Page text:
"Nature has allowed us to heal some deep wounds in our relationship and we have been able to forge an unbreakable bond. We have taught each other how to forgive.
"She taught me to slow down and appreciate the intricate details of nature when I was used to running past the" little things "in my quest to conquer a new mountain top. Grandma Joy taught me to be present and grateful for every epic look, because there is no guarantee that we will ever step into the same room twice. We can never assume that there is a second chance. & # 39;
& # 39; The open road offered us the opportunity to exchange stories about our lives & # 39 ;, says Brad. Here's grandma Joy wondering about a rainbow aboard the Yankee Freedom ferry on her way to the Dry Tortugas National Park
Thirty-eight-year-old Brad says he and his grandmother have stopped lifelong adventures in a relatively short time. They are pictured here in Shenandoah National Park in Virginia
Go underground on a Mammoth Cave tour in Kentucky. Grandma Joy was the youngest in the travel group for 30 years
Petrified Forest National Park (left) is apparently one of Grandma Joy's favorite places so far. To the right, the couple poses for the camera in Acadia National Park in Maine
The journey has also had a positive impact on others – it has captured the imagination of people around the world.
A particularly beautiful clip shows Grandma Joy rolling a dune in the Great Sand Dunes National Park and Preserve at the age of 87.
Brad said: “I remain grateful for the opportunity to show the world that regardless of age, it is possible to make up for lost time and stop a life-long adventure in a relatively short period if you have a positive attitude and you have the willpower to make it work. & # 39;
He added that Grandma Joy, who spent most of their nights in a tent, "inspired people her age to step out of their rocking chairs and explore" and "had a new definition of what an octogenarian means" .
One of his favorite memories, Brad recalled, was that Grandma Joy was the oldest person on the Mammoth Cave tour in Kentucky for at least 30 years.
He said: "We were informed by a forester before the start of the cave trip and they quoted a long list of reasons why someone like Grandma Joy would not enter this underground universe.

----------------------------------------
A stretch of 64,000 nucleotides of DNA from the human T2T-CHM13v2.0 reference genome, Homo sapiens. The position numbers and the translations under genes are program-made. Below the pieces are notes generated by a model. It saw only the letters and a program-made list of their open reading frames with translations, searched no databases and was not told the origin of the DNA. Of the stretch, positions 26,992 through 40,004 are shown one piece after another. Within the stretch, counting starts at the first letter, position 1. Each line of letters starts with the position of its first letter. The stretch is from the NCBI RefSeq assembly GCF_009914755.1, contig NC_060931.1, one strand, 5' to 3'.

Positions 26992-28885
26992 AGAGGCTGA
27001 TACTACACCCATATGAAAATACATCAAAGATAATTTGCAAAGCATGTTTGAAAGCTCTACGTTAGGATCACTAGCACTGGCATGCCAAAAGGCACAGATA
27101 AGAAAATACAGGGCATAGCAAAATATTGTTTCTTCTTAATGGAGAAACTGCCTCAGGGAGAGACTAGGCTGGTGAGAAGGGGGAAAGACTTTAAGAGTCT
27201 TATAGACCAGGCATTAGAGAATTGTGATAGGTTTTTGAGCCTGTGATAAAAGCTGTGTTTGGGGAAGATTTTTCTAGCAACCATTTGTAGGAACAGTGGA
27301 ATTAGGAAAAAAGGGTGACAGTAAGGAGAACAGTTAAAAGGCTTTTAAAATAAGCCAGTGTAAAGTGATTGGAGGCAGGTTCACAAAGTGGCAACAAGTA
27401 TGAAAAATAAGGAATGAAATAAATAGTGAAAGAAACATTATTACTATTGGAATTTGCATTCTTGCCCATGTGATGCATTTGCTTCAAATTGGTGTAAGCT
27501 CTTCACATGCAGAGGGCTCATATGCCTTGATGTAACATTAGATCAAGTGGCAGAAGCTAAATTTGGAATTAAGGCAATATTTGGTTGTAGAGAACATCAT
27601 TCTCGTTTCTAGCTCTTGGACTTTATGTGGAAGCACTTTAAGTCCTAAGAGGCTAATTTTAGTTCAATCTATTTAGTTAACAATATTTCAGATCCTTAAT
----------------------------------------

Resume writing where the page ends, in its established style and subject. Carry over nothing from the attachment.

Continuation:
Classic pose: Grandma Joy is standing next to a Joshua tree in Joshua Tree National Park
Proud moment: Grandma Joy receives her first Junior Ranger badge in Everglades National Park in Florida
The ruins of the cliff dweller in Mesa Verde National Park in Colorado were a hit, says Brad
Brad says that their adventures went pretty smoothly. The worst experience he can remember is camping on a & # 39; dodgy & # 39; camping in Badlands National Park during a storm. He is pictured with grandma's joy here in the Grand Canyon National Park
Crater Lake National Park in Oregon is the breathtaking backdrop of this heartwarming snap
& # 39; Grandma Joy does not allow her arthritic knees to put her on the couch & # 39 ;, says Brad
"What they didn't know was that Grandma Joy had already walked through the Great Sand Dunes National Park and Preserve in Colorado.
"She had already visited 20 other American national parks in less than a month before we arrived in Kentucky.
"What these rangers did not know is that Grandma Joy does not allow her joint knees to put her on the couch. If she gets the chance to try something new, she is willing to risk failure. & # 39;
There was, however, a somewhat horrifying moment when the couple were caught in a heavy storm in 2017 while camping near Badlands National Park in South Dakota.
Brad said the "dodgy" campsite also gave them both creepy "Hitchcock / Norman Bates vibes."
He continued: "It was late when we arrived and we were exhausted, so we only needed a flat area to set up our tent.
"The neon welcome sign flickered and the storm started rolling. I cleaned up rocks before setting up the tent.
& # 39; The deafening thunder and lightning continued all night as the torrential rain poured over us.
"Needless to say we were both excited to flee at the first sign of the dawn."
Brad said that now Joy "pushes" 90, "they are finally on their way to hotel life."
He added: "I took so many things for granted for Grandma's Joy & # 39; s Road Trip, and my outlook on life has changed forever."
& # 39; Grandma Joy taught me to be present and grateful for every epic look & say, "says Brad. She is pictured here in Glacier National Park in Montana
. (TagsToTranslate) Dailymail (t) travel (t) travel_news